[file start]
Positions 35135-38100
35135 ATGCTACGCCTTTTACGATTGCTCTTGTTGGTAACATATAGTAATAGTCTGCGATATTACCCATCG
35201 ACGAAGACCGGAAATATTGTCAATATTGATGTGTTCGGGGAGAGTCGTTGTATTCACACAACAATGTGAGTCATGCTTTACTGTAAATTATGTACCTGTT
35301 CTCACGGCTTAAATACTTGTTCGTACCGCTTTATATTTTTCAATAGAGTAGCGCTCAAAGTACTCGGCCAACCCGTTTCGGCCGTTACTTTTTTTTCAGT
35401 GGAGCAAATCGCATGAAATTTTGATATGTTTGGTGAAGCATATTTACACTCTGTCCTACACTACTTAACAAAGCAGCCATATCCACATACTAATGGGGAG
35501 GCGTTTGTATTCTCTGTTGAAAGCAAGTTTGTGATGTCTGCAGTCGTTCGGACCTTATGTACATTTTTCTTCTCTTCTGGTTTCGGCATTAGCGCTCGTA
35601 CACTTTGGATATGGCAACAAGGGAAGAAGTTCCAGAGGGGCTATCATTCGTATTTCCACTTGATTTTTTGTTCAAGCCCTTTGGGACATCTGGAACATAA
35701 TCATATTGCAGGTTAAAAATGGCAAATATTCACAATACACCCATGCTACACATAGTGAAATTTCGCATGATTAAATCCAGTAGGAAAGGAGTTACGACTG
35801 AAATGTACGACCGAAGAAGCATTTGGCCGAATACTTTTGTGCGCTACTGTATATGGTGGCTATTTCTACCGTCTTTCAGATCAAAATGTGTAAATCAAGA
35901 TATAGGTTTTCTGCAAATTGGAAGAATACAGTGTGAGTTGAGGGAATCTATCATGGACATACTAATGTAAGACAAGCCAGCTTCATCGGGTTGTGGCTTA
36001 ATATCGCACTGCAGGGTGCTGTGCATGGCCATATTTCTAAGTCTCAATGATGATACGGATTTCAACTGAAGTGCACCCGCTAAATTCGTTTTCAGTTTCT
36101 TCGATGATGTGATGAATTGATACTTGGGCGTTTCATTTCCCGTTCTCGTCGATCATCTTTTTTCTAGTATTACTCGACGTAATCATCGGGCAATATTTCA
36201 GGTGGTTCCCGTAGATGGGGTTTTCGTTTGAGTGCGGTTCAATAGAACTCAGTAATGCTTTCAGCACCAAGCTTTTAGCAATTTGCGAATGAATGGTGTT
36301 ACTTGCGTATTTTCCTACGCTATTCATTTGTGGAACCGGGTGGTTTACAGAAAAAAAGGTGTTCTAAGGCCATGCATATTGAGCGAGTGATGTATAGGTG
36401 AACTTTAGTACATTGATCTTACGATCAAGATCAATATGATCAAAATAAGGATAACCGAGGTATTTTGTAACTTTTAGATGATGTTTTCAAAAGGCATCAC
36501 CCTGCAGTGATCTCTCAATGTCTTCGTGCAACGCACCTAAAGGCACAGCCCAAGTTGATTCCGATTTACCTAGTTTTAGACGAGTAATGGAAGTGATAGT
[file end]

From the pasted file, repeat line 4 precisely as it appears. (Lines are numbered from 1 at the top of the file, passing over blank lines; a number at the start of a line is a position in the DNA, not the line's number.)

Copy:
35301 CTCACGGCTTAAATACTTGTTCGTACCGCTTTATATTTTTCAATAGAGTAGCGCTCAAAGTACTCGGCCAACCCGTTTCGGCCGTTACTTTTTTTTCAGT